July 16–The oil price collapse four years ago that sent operators into bankruptcy and the state into a prolonged recession left Louisiana with another problem: nearly 2,000 new “orphan” oil and gas wells that pose the risk of a slow-moving environmental crisis if left unplugged.
So far, it’s a losing battle. With limited funds on hand, the rate at which the state is plugging abandoned wells is being outpaced by the rate at which wells are being orphaned. On net, there were 788 more orphan wells as of July than five years ago.
“We lost a lot of ground from 2014 on,” said Patrick Courreges, communications director for the Department of Natural Resources. “It got real rough.”
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The problem of abandoned wells is not new to the state but has grown in size and urgency since the latest oil bust hit.
A state audit issued in 2014 found that a fee on all oil and gas operators, which funds the state’s Oilfield Site Restoration Fund to pay for plugging orphan wells, was not sufficient to meet the demand at the time. While the state had plugged on average 95 wells per year from 2008 to 2013, an average of 170 newly-orphaned wells were added each year during that time period.
In the years since that audit, the Legislature upped the fee on oil drilling and made other changes to bolster the program. Still, the numbers have grown.
From 2014 to 2017, the state plugged an average of 105 orphan wells per year, according to Department of Natural Resources figures. During the same period, the state added 413 newly orphaned wells per year.
When oil and gas operators fall out of compliance with state rules, DNR hits them with fines and suspends their production until they fix the issue. If they can’t come back into compliance, or if they don’t respond, as is often the case, the state “orphans” them, banning the company and its officers from operating in the state.
All wells owned by those operators then become “orphaned” and are added to a growing list of wells that become the state’s responsibility.
As oil and gas firms went belly up in Louisiana in the wake of the 2014 price crash, 1,985 new orphan wells were added to the state’s list. While heavily concentrated in the Shreveport region and its stripper well operators there, orphan wells are littered throughout south Louisiana and the Monroe region as well. Dozens of offshore orphan wells pose an even greater financial challenge, costing tens of thousands more to plug than shallow north Louisiana wells.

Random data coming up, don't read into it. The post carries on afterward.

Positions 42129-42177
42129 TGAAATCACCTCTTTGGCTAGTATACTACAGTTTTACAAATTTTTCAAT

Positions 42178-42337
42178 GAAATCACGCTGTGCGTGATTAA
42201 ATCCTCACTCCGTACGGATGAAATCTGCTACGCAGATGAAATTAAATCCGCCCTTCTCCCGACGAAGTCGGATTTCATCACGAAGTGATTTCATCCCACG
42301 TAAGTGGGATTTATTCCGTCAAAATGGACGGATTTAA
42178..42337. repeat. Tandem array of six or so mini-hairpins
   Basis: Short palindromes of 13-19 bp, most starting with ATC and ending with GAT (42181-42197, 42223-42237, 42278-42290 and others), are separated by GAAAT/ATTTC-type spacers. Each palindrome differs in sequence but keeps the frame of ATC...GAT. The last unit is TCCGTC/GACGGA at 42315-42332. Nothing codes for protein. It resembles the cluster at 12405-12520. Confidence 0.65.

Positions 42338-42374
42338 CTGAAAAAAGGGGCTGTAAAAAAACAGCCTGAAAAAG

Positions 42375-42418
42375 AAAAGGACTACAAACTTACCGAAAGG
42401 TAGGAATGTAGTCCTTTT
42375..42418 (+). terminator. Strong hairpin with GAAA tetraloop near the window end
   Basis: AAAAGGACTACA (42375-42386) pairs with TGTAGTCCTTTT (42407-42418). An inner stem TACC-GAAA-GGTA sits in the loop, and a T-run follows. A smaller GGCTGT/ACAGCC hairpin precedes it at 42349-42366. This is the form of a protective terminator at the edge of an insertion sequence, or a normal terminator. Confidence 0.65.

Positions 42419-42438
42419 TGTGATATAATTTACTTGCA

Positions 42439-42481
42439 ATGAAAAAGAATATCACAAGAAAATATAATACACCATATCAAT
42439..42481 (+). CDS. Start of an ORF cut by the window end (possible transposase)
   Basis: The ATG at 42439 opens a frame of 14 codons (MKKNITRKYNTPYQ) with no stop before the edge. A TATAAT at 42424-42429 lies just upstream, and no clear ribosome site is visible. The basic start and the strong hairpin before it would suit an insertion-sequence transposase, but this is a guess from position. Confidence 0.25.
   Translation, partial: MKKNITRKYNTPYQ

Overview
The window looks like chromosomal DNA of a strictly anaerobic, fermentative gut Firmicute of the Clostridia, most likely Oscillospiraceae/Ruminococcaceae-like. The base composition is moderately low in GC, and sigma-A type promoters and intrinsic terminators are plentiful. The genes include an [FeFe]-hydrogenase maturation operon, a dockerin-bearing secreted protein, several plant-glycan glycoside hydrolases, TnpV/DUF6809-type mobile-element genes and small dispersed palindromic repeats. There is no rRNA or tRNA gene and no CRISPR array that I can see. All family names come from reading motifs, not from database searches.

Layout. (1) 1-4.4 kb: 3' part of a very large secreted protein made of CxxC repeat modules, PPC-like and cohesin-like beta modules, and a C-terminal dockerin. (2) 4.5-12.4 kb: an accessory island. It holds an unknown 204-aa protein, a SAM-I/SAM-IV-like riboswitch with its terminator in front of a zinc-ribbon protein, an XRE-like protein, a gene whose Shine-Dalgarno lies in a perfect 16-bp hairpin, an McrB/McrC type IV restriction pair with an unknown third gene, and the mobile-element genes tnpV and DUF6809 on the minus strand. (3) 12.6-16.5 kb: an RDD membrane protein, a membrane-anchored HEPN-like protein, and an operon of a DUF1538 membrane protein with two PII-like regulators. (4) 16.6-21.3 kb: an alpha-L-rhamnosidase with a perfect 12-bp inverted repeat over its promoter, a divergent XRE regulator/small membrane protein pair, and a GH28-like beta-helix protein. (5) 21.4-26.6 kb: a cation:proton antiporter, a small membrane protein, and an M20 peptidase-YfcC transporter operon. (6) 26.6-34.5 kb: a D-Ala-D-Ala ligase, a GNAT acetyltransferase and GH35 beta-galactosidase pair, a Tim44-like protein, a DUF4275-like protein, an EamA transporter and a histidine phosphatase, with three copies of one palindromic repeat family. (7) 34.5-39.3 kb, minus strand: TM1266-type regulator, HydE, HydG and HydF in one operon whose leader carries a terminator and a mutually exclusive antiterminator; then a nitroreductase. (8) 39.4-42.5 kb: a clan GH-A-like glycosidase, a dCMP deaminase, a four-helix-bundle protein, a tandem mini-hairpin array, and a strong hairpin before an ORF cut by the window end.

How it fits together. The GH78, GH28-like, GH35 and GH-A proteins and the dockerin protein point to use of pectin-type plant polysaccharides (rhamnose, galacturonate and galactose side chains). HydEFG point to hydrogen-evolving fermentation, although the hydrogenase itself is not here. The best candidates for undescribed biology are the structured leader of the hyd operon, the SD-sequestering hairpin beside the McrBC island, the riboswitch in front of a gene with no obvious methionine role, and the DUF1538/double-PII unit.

The state gets a “rush” of new orphan wells in the wake of a downturn, Courreges said. In fact, Louisiana began its Oilfield Site Restoration program in 1993 in response to the 1980s oil bust, which similarly wiped out hundreds of operators and left thousands of abandoned wells.
“Not all the folks we orphan are bad operators and operate in bad faith,” Courreges said. “A lot of them are good people who try to work within the rules and they just went broke.”
Oil prices have rebounded in recent months and have hovered around $70 a barrel. Historically, good times for the drilling industry means fewer orphan wells, as operators buy up many of the wells, tap the oil and natural gas and assume responsibility for plugging the wells.
But a rebound in onshore drilling in shale formations around the U.S. has left Louisiana behind, primarily because formations elsewhere are easier and cheaper to drill.
Industry leaders say a resurgence in Louisiana, if there is one, is likely to come in the Austin Chalk formation that stretches across the state’s midsection. That play will need new wells, meaning a drilling boom there won’t help the orphan well problem.